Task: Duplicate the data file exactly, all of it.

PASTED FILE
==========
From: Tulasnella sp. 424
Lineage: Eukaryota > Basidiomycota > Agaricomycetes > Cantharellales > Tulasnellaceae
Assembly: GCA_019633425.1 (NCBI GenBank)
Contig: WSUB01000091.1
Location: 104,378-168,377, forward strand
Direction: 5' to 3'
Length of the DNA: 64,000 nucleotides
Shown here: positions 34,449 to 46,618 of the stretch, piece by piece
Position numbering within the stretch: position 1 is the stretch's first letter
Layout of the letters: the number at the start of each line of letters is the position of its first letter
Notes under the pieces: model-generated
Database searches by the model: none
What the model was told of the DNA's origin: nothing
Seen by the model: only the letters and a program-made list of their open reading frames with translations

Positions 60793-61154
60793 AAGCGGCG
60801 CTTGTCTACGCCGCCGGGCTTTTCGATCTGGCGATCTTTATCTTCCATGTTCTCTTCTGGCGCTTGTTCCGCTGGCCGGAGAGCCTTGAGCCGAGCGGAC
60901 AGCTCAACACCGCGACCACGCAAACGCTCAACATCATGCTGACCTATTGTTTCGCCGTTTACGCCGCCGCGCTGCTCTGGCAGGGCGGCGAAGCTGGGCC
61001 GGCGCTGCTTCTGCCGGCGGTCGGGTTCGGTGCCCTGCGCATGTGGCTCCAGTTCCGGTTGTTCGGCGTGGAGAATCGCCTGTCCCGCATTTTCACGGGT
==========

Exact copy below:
From: Tulasnella sp. 424
Lineage: Eukaryota > Basidiomycota > Agaricomycetes > Cantharellales > Tulasnellaceae
Assembly: GCA_019633425.1 (NCBI GenBank)
Contig: WSUB01000091.1
Location: 104,378-168,377, forward strand
Direction: 5' to 3'
Length of the DNA: 64,000 nucleotides
Shown here: positions 34,449 to 46,618 of the stretch, piece by piece
Position numbering within the stretch: position 1 is the stretch's first letter
Layout of the letters: the number at the start of each line of letters is the position of its first letter
Notes under the pieces: model-generated
Database searches by the model: none
What the model was told of the DNA's origin: nothing
Seen by the model: only the letters and a program-made list of their open reading frames with translations

Positions 60793-61154
60793 AAGCGGCG
60801 CTTGTCTACGCCGCCGGGCTTTTCGATCTGGCGATCTTTATCTTCCATGTTCTCTTCTGGCGCTTGTTCCGCTGGCCGGAGAGCCTTGAGCCGAGCGGAC
60901 AGCTCAACACCGCGACCACGCAAACGCTCAACATCATGCTGACCTATTGTTTCGCCGTTTACGCCGCCGCGCTGCTCTGGCAGGGCGGCGAAGCTGGGCC
61001 GGCGCTGCTTCTGCCGGCGGTCGGGTTCGGTGCCCTGCGCATGTGGCTCCAGTTCCGGTTGTTCGGCGTGGAGAATCGCCTGTCCCGCATTTTCACGGGT